From the sky, our pilots have a unique perspective into the worsening drought. Across the Tsavo landscape, conditions are becoming increasingly dry with each passing month. Pockets of browse remain, but it is a very challenging time for wildlife. With drought comes a predictable increase in illegal activities, which continues to keep our Aerial Unit busy.
A steady influx in livestock incursions was observed on the Tiva River and in the southern sector of Tsavo West National Park. This is an exceedingly difficult challenge for KWS rangers to contend with, as herders often bring livestock in for the day and simply move to another part of the park when they are intercepted. In order to address the rise in livestock incursions, KWS set up a temporary ranger camp in one of the most affected areas. Their presence has significantly reduced the number of livestock in the park.
Illegal grazing also brought bushfires to the Chyulu Hills. Several blazes were suspected to have been set by herders in an attempt to improve grazing conditions for their livestock. The worst fires, however, were set by a suspected bushmeat poacher. Pilots also observed illegal logging activity, primarily in the northern sector of Tsavo East National Park and to the east of the park, on Kulalu Ranch. Dozens of charcoal-burning camps were identified, along with hundreds of charcoal kilns and charcoal sacks ready for collection. Over the coming months, our ground teams will focus on this area to address the problem, which is closely tied to bushmeat poaching.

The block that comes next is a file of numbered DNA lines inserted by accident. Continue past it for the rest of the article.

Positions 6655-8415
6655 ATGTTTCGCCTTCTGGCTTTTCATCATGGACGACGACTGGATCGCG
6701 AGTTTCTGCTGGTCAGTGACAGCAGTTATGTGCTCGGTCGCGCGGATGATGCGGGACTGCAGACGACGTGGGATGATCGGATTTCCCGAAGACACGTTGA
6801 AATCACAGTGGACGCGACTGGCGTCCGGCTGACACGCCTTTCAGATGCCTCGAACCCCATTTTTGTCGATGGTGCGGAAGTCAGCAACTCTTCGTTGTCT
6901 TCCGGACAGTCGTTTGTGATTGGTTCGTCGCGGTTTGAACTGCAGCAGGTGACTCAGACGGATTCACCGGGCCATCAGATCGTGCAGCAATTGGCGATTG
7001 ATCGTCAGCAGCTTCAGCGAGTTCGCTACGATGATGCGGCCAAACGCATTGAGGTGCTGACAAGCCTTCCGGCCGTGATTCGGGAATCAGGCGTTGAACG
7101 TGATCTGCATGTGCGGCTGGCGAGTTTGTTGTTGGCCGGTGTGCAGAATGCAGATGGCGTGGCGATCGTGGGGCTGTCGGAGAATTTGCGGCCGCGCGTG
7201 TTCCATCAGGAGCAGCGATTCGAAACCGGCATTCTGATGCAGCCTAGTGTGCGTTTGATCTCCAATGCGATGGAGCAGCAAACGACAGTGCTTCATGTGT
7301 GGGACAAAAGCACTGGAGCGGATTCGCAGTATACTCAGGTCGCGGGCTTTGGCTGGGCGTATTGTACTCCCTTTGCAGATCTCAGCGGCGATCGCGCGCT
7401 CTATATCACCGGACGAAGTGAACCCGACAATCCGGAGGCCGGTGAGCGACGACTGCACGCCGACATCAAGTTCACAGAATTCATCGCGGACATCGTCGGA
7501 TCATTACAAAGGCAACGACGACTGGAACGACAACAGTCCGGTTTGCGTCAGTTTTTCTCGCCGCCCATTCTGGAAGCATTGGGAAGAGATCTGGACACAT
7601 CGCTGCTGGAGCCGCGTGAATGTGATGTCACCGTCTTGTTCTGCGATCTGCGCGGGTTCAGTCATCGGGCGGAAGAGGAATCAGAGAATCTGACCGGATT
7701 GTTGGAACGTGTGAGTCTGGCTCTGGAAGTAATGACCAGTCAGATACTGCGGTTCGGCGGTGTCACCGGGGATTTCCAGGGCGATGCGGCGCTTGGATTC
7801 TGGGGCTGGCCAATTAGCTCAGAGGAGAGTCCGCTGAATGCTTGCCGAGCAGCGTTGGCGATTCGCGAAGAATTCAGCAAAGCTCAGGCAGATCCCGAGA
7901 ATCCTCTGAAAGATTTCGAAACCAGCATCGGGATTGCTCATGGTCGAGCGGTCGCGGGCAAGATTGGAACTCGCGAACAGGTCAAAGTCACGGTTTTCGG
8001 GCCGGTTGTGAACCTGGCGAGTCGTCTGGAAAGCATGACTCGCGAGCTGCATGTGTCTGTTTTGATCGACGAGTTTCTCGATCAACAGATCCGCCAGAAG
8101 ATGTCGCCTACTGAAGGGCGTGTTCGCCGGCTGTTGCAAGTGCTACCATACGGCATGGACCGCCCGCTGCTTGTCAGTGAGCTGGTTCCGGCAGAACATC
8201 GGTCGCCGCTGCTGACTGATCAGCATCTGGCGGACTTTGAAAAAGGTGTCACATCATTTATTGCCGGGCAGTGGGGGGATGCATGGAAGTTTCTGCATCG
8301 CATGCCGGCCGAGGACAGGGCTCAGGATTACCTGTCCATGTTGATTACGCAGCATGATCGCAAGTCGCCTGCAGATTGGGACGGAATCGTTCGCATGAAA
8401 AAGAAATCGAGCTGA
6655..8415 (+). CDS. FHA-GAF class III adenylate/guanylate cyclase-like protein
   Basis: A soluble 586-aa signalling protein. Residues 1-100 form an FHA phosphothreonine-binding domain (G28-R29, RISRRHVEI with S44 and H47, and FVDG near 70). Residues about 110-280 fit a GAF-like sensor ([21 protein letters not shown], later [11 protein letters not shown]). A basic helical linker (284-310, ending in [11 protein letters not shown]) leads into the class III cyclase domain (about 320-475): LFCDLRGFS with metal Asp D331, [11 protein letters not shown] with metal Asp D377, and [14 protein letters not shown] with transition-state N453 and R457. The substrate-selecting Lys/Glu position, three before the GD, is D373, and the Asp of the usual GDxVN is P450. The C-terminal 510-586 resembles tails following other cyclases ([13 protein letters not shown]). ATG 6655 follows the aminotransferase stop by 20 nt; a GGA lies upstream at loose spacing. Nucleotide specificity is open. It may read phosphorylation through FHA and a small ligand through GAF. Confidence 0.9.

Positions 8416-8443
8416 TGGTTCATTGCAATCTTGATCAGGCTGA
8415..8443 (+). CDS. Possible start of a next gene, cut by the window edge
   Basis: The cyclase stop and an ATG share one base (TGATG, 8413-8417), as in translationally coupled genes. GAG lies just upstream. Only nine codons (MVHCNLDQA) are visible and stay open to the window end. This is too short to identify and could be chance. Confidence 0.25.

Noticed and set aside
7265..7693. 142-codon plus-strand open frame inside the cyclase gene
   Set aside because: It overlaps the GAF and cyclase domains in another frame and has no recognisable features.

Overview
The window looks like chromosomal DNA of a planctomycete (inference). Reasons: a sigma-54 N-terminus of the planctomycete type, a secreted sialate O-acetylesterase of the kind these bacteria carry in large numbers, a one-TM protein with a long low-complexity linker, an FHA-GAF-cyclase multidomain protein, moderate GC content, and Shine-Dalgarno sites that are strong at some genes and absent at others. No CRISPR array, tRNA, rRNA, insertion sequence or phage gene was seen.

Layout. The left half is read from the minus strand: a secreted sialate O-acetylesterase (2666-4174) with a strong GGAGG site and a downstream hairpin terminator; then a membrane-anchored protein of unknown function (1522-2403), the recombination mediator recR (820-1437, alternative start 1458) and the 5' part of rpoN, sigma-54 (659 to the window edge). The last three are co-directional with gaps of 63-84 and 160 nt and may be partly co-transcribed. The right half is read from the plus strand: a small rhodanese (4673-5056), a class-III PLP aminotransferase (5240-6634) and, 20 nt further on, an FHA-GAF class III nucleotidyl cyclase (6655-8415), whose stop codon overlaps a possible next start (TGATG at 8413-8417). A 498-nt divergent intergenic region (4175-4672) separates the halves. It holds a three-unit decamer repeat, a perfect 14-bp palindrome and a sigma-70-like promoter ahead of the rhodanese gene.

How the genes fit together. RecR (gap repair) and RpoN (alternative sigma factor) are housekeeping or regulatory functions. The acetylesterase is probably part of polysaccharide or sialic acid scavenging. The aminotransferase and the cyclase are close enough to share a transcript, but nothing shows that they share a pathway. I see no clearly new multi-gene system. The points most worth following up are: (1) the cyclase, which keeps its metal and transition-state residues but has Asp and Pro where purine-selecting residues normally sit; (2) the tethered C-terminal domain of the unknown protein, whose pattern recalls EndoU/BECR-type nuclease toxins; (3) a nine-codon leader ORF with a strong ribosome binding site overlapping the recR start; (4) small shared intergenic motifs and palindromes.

Pilots were involved in the rescues of two orphaned elephants in August. Big Life rangers found the first orphan on Kuku Ranch, alone and in very precarious condition. The calf was flown to the nearby Umani Springs Reintegration Unit, where it received emergency care. Tragically, it was too far gone and succumbed to its weakened state. The second rescue was a very young calf who had gotten stuck in a drying waterhold near Voi. By the time it was discovered, its family had long since abandoned the area, leaving it an orphan. The helicopter transported the calf to our Nairobi Nursery, where it is doing well thus far.
Human-wildlife conflict remains a persistent challenge, especially as the drought continues to take hold. In August, the Aerial Unit responded to three incidents of human-elephant conflict. In a single day, the SWT helicopter responded to three veterinary cases: two adult elephants with suspected arrow wounds and an elephant calf with a snare. Because of the speedy response, which was only made possible through aerial intervention, all three treatments were successful.
Happily, pilots did not observe any fresh carcasses throughout the month. However, two very old elephant carcasses with ivory intact were sighted near Satao Lodge in Tsavo East. The pilot collected ivory from both elephants and handed them over to the KWS in Voi.
The Aerial Unit performed an urgent medivac in August, transporting KWS veterinarian Dr Jeremiah Poghon to Karen Hospital in Nairobi after his team was involved in a vehicle accident during an operation in Tsavo East. One member of the team tragically lost his life in the accident.
There were notable wildlife sightings in August, including lots of lions, several striped hyenas, a pair of wild dogs, and the elusive honey badger.